A desire to study business drives many students around the world and business remains the first choice of international students, in particular those who are seeking overseas qualifications. Behind this lies the wish to acquire appropriate skills and insights into the business world in countries, such as the USA, which have the reputation of leadership both in academic studies relating to business and in operating within the ‘real’ business world.
What are the factors that students should bear in mind when selecting a business degree? The ground rules are a little different from the selection of other degree programs. Normally you would advise a student to go the university with the strongest possible overall reputation but other factors can play more strongly when selecting a business program. Some very traditional universities have come late to the notion of offering undergraduate business degrees as they have been reluctant to accept ‘business’ as a truly academic subject area. It therefore makes sense to look to universities such, for example, as those that were originally termed ‘Polytechnics’ in the UK, and are now still sometimes called ‘new universities’, because of their much longer commitment to business education. With a more vocational, ‘jobs-oriented’ outlook, they also adopt a less theoretical and academic approach in their business curriculum and emphasize the need for a more practical and hands-on style of learning and teaching. Most students who study business have a related career path in mind and so it makes sense for them to choose a degree program which adopts this practical approach and encourages them to engage with ‘real life situations’.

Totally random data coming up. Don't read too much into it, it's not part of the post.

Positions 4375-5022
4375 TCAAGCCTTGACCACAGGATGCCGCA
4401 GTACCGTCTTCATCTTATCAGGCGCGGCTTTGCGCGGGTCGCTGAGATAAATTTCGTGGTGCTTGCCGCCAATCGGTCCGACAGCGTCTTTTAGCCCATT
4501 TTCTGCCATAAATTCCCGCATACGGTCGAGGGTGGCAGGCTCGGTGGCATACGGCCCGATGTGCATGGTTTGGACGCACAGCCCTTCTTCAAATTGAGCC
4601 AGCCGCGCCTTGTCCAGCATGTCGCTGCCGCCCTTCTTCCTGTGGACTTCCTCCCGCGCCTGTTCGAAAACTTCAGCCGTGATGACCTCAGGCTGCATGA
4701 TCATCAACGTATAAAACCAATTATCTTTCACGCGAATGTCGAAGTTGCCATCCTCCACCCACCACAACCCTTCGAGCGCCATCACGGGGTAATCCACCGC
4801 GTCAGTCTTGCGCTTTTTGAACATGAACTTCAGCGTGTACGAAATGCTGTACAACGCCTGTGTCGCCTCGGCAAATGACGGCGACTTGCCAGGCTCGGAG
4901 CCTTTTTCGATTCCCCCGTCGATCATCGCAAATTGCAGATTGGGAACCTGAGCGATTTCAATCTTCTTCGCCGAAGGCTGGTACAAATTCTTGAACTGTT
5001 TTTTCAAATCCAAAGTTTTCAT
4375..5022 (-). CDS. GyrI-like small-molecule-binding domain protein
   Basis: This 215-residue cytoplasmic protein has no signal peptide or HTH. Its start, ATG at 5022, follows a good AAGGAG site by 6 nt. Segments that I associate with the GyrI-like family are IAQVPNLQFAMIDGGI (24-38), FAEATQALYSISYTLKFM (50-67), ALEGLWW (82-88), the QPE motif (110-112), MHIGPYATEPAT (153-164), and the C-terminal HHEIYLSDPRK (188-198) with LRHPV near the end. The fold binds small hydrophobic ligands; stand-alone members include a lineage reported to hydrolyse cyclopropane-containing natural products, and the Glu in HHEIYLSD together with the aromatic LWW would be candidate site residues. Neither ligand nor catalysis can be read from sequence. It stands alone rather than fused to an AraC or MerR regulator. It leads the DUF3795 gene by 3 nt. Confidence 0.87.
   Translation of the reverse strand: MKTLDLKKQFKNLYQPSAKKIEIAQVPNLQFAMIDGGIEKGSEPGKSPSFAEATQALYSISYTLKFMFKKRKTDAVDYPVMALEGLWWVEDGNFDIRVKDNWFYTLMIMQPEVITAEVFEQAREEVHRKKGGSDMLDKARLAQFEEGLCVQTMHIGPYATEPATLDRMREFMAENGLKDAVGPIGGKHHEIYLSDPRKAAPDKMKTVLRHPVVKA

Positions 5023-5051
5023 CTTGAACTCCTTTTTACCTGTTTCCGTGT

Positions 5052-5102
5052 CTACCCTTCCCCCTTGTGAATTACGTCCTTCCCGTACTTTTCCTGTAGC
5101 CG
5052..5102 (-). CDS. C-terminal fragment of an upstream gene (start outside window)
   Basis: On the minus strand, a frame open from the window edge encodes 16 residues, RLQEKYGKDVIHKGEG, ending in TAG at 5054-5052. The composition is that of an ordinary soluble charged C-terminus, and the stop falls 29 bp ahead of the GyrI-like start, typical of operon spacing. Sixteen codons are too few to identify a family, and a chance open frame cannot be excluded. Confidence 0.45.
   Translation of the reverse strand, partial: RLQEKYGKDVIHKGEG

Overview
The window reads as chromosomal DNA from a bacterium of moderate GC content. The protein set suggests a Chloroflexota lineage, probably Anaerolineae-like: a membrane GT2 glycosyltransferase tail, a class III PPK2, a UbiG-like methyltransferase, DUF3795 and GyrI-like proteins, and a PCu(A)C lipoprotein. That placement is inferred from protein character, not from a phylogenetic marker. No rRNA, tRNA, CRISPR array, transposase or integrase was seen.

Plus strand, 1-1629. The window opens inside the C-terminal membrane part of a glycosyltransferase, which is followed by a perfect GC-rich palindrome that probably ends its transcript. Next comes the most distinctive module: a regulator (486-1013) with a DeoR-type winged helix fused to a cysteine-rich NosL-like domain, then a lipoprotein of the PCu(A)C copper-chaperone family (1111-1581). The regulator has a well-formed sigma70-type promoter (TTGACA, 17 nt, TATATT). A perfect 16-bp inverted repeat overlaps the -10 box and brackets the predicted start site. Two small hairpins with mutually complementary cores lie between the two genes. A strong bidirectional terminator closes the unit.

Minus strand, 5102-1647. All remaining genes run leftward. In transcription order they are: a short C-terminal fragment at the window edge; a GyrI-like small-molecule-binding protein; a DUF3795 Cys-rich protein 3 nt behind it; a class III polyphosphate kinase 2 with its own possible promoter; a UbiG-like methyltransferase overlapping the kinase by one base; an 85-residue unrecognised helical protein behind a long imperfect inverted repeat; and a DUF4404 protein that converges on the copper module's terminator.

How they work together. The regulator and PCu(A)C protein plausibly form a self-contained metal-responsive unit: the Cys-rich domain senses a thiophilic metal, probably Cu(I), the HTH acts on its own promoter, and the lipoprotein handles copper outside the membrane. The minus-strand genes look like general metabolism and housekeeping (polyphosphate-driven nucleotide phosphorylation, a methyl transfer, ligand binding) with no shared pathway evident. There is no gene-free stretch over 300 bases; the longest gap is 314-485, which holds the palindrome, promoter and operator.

This can be taken to a further level in those degree programs which offer students the opportunity to gain work experience for a year or half-year or which provide internships, The ‘sandwich’ course, as this is sometimes called, gives students the chance to put their knowledge of business into practice in a business setting as well as to learn directly from the mentoring they receive from the host business’ own employees. Many international students are initially put off by this approach. They are studying at great expense thousands of miles from home and there is often both financial and emotional pressure on them to complete their undergraduate degrees as soon as they can in order either to move quickly to undertake a higher degree or to go home and seek a job or, more than likely, join the family business and deploy the knowledge and skills they have learned.